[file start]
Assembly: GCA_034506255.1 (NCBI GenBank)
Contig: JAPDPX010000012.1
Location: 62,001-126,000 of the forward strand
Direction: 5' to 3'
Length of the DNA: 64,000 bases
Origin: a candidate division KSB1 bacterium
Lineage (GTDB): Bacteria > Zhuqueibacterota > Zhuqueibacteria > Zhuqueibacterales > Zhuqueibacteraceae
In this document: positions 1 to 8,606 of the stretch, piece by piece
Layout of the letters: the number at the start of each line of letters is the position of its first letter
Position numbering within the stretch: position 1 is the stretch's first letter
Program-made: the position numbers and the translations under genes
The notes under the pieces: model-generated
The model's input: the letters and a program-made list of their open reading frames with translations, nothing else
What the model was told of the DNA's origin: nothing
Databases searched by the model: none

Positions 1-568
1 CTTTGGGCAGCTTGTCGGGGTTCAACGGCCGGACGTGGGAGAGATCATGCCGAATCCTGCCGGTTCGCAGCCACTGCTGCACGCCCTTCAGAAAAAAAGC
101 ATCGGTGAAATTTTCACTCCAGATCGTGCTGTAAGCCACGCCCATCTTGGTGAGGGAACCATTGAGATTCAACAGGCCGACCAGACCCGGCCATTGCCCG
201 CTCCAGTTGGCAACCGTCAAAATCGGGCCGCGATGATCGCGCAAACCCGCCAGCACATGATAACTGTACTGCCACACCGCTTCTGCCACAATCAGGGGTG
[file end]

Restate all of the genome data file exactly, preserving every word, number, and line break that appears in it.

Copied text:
Assembly: GCA_034506255.1 (NCBI GenBank)
Contig: JAPDPX010000012.1
Location: 62,001-126,000 of the forward strand
Direction: 5' to 3'
Length of the DNA: 64,000 bases
Origin: a candidate division KSB1 bacterium
Lineage (GTDB): Bacteria > Zhuqueibacterota > Zhuqueibacteria > Zhuqueibacterales > Zhuqueibacteraceae
In this document: positions 1 to 8,606 of the stretch, piece by piece
Layout of the letters: the number at the start of each line of letters is the position of its first letter
Position numbering within the stretch: position 1 is the stretch's first letter
Program-made: the position numbers and the translations under genes
The notes under the pieces: model-generated
The model's input: the letters and a program-made list of their open reading frames with translations, nothing else
What the model was told of the DNA's origin: nothing
Databases searched by the model: none

Positions 1-568
1 CTTTGGGCAGCTTGTCGGGGTTCAACGGCCGGACGTGGGAGAGATCATGCCGAATCCTGCCGGTTCGCAGCCACTGCTGCACGCCCTTCAGAAAAAAAGC
101 ATCGGTGAAATTTTCACTCCAGATCGTGCTGTAAGCCACGCCCATCTTGGTGAGGGAACCATTGAGATTCAACAGGCCGACCAGACCCGGCCATTGCCCG
201 CTCCAGTTGGCAACCGTCAAAATCGGGCCGCGATGATCGCGCAAACCCGCCAGCACATGATAACTGTACTGCCACACCGCTTCTGCCACAATCAGGGGTG